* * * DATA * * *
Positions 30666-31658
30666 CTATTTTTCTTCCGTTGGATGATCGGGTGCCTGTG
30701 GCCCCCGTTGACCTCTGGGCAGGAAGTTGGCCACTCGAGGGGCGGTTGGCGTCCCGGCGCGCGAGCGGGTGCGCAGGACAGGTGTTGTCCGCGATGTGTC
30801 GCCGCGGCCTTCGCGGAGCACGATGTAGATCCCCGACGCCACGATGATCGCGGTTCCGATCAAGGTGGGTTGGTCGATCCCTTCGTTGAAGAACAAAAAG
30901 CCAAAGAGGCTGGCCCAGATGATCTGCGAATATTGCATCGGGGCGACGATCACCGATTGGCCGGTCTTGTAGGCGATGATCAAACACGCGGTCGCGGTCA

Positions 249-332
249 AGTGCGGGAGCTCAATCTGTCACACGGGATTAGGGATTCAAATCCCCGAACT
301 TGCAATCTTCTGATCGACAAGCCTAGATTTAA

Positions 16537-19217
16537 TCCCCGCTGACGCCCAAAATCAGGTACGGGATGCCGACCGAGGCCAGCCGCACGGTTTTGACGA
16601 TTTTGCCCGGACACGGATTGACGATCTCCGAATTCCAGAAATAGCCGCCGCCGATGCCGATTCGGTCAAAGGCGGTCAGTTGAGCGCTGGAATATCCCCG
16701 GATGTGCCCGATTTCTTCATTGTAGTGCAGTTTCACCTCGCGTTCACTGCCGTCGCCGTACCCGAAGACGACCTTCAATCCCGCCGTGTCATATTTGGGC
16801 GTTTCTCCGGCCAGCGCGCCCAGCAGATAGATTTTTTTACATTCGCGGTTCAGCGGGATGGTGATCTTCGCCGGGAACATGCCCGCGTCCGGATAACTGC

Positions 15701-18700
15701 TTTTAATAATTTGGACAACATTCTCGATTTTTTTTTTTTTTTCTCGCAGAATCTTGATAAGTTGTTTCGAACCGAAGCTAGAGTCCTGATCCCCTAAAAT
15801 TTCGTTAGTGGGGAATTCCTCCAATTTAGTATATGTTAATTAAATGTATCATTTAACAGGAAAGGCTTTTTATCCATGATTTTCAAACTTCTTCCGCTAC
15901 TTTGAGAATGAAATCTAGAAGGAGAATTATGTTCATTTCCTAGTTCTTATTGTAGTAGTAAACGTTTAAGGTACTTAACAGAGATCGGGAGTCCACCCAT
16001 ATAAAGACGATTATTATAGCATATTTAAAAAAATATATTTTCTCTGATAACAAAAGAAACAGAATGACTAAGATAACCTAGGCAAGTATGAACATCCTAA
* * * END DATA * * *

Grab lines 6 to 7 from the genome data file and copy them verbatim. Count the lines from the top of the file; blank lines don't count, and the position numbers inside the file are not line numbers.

Positions 249-332
249 AGTGCGGGAGCTCAATCTGTCACACGGGATTAGGGATTCAAATCCCCGAACT